Friday, May 16, 2003
Bloomberg has a fascinating article (via Cursor) about an industry called "sutling", and it's connection to the Saudi Arabian terrorist attacks:
'The car-bomb attacks on three residential compounds in Riyadh, Saudi Arabia, that killed nine Vinnell Corp. employees has triggered alarm bells among the hush- hush coterie of some 200 firms that, like Vinnell, specialize in sutling. That is, the business of supplying U.S. military operations abroad with logistical support and of training foreign armies in the art of war. '
Sutling is also spelled "mercenaries", along with a number of other security-related "industries" that sell military services to the U.S. government and others. One aspect of the industry brought out by the article is that these people are now being targeted by terrorists. This brings up an interesting question -- are these casualties considered combat casualties or are they civilian casualties? As the military is privatized this question gets murkier and murkier:
'"All of these firms are targets for attacks,'' [P.W.] Singer explains. "The original rationale for the Defense Department contracting them was to lower the U.S. military presence and profile abroad. That logic may play in Washington, but it doesn't play on the ground. Adversaries make absolutely no distinction between uniformed U.S. soldiers and ex-military men working for a private company.'''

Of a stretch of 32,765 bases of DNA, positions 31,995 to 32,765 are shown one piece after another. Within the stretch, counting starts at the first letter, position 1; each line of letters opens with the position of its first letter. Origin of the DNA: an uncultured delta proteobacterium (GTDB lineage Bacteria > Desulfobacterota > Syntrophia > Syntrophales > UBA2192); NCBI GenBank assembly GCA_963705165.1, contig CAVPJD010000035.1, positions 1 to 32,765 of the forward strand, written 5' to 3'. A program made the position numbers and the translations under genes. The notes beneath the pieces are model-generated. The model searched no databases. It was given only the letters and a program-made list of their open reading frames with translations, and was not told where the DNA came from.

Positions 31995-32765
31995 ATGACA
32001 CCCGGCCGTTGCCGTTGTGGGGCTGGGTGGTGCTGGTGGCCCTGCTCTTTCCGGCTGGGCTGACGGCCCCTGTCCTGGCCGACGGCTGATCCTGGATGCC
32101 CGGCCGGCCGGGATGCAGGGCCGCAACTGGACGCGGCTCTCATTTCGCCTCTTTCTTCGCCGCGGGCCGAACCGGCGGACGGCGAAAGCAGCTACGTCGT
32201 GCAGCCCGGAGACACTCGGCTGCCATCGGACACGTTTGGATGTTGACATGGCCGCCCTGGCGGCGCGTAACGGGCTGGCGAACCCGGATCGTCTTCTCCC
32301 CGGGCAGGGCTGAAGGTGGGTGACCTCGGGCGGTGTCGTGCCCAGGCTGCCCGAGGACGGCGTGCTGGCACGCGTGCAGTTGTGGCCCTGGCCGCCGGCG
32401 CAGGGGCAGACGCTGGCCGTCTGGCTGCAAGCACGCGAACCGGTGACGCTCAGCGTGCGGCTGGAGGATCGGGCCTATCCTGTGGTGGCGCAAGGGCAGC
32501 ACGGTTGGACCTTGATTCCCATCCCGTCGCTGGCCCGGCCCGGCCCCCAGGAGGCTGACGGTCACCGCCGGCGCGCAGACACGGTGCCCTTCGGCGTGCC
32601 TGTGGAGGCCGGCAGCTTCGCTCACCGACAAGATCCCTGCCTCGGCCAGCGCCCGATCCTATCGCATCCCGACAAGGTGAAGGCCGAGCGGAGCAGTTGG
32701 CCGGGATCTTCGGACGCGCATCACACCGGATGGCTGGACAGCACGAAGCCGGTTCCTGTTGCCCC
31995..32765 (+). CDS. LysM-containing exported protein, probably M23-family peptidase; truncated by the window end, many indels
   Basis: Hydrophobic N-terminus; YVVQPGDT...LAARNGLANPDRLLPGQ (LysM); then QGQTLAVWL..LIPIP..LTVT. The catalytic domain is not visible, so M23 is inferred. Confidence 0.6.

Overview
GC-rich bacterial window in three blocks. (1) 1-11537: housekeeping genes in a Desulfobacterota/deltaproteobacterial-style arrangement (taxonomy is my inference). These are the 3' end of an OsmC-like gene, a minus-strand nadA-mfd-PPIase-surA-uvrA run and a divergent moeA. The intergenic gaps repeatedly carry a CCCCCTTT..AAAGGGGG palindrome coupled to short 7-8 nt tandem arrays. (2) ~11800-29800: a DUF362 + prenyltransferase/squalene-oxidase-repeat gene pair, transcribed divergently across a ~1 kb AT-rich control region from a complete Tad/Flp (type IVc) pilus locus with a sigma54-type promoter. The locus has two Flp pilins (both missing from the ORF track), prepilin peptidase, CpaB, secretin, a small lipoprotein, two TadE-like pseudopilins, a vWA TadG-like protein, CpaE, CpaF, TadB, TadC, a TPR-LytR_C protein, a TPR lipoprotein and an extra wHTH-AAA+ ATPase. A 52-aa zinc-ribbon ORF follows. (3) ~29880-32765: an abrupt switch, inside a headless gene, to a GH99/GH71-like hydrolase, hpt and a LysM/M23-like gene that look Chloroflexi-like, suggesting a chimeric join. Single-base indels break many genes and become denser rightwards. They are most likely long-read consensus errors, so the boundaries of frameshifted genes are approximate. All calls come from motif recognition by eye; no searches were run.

The article also points out at least one connection between the mercenary industry and big money:
'One U.S. sutling company still wrestling with the political impact of working in the Balkans and the Middle East is Kellogg Brown & Root, a division of the Houston, Texas- based oil industry services firm Halliburton Co.'
'"We do not detail our assessments and precautions in support of our efforts,'' says Halliburton public relations manager Wendy Hall. Since 1987 KBR has maintained a joint venture with Vinnell to maintain three U.S. military bases in Turkey.'
Here is a link to one paper on the subject by Thomas J. Milton (who's quoted in the Bloomberg article).
Here is another article specifically addressing the issue of Vinnell's ties to Saudi Arabia and the issues surrounding the mercenary industry.
Andrew 9:36 AM : |
New York Times
The New Yorker
The Atlantic Monthly
Bloggers we like:
Baseball on Blake Street
Non Tibi Spiro
Bloggers you already know: